Do you remember the meme from a few years back that dominated our Facebook timelines about Don’t be like Jim? Jim would make all kinds of blunders and be used as the example of what not to do. Well, consider this blog post as the Don’t be like Jim for making funding applications 😊
Making any funding application takes time and lots of headspace but avoiding these very common mistakes will help to make the process much easier and vastly increase your chances of success.
Be sure to read all the supporting documents very carefully so that you can select the most appropriate fund for the stage of your practice, your art form and your needs. For example, the Agility Award is aimed at early career stage artists in a wide range of art forms including dance, theatre, architecture and visual arts while the Visual Artist’s Bursary is just for visual artists and a any level. Also make sure that you fully understand what the funds can be used for so that you can assess if this applies to your practice and your plans for it.
After reading all the documents associated with the application, give yourself time to create a fully formed proposal to base your application around. IF you are applying for the Agility Award , for example, identify the skills that you need to learn in order to progress your work and practice. Perhaps you need to take a printmaking course or learn how to use software for digital art OR you need to carry out specific research in order to develop a new body of work OR you want to collaborate with a mentor to develop a strategy for your practice and learn the required skills to implement it. The application will require you to present this information in a cohesive way to demonstrate the intention and impact these new skills will have on your art practice.
Read each section of the application form and be sure to provide the information that is being asked for and only include the information that is being asked for in each section. And very importantly, don’t leave ANY section blank. Be sure to include information in every section ie. Itemised budget and not just a round number and attach all supporting materials including your portfolio and letters of support. The assessment scheme works off a checklist. Filling out the form completely and comprehensively will give it the best chance of passing every stage of the assessment.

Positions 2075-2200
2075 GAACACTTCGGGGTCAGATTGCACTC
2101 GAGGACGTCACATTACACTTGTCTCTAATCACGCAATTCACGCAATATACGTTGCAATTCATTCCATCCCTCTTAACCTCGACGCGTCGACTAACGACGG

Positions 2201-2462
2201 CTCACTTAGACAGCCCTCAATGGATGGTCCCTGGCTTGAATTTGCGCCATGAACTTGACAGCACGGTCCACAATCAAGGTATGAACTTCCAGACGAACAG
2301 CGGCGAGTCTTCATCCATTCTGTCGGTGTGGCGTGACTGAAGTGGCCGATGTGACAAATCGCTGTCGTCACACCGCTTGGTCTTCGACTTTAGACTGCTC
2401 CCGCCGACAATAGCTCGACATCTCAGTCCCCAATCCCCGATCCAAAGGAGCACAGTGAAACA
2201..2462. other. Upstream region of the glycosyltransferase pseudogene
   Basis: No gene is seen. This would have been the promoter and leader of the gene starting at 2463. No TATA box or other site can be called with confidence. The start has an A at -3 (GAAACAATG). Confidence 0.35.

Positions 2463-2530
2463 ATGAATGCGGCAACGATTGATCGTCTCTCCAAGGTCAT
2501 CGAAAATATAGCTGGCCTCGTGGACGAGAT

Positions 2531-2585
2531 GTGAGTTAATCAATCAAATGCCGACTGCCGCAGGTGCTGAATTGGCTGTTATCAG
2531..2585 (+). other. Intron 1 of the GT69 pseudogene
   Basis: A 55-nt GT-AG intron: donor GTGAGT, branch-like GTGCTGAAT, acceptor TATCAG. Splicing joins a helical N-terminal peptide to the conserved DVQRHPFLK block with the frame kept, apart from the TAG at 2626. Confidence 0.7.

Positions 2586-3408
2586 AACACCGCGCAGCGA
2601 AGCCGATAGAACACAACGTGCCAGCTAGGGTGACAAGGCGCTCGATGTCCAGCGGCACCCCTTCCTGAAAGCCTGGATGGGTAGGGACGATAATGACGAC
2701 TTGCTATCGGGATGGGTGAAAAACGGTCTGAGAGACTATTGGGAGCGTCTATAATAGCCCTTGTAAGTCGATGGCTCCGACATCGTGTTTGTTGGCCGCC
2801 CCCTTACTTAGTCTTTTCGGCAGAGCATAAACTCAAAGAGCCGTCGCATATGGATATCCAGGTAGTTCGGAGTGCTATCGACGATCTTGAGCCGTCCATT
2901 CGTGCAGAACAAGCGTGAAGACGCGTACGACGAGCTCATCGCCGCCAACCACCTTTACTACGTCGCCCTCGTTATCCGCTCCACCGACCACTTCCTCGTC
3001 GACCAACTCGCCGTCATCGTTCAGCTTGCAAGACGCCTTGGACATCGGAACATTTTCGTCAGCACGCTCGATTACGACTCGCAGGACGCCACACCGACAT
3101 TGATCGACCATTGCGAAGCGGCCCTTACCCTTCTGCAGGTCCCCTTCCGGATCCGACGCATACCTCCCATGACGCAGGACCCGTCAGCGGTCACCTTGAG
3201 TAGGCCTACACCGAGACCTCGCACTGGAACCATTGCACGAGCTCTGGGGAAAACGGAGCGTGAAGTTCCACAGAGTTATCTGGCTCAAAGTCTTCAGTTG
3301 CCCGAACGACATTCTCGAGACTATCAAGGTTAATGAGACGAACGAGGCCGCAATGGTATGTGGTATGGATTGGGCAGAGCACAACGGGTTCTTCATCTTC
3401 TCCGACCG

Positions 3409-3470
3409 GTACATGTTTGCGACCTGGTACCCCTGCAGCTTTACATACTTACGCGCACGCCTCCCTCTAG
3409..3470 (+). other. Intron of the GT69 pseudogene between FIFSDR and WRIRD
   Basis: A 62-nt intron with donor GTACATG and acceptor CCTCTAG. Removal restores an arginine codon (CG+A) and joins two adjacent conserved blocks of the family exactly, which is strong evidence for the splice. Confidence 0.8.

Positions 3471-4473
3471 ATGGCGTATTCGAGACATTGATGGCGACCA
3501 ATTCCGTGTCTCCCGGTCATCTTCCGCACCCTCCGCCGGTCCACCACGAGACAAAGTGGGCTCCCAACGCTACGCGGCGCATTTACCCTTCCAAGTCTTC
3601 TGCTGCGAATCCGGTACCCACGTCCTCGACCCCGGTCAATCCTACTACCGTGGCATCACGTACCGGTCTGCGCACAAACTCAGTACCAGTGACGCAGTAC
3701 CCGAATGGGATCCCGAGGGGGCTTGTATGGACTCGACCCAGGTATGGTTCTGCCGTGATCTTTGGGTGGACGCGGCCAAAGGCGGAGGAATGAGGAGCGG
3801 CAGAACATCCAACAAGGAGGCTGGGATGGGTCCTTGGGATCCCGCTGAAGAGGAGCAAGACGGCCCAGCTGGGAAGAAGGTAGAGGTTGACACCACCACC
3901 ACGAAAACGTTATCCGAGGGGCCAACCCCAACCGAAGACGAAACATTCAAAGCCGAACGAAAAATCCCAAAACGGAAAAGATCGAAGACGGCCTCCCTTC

As well as needing time to compose your proposal, you’ll also need time to prepare your supporting document including your CV, a relevant artist’s statement , portfolio and well as letter of support from your proposed mentor/collaborator. Allow plenty of time, at least two weeks, to gather all this information together and fill out the application form
Don’t be like Jim! – Read and understand what is being asked an what you can apply for, use your well formed idea to supply ALL the information required and allow your mentor plenty time to write your letter of support that you can attach along with all your other supporting materials
I’m Sheelah, and I’m here to help visual artists like you achieve more sales, certainty, and recognition for your work. If you have any questions or need guidance along this funding application journey, feel free to get in touch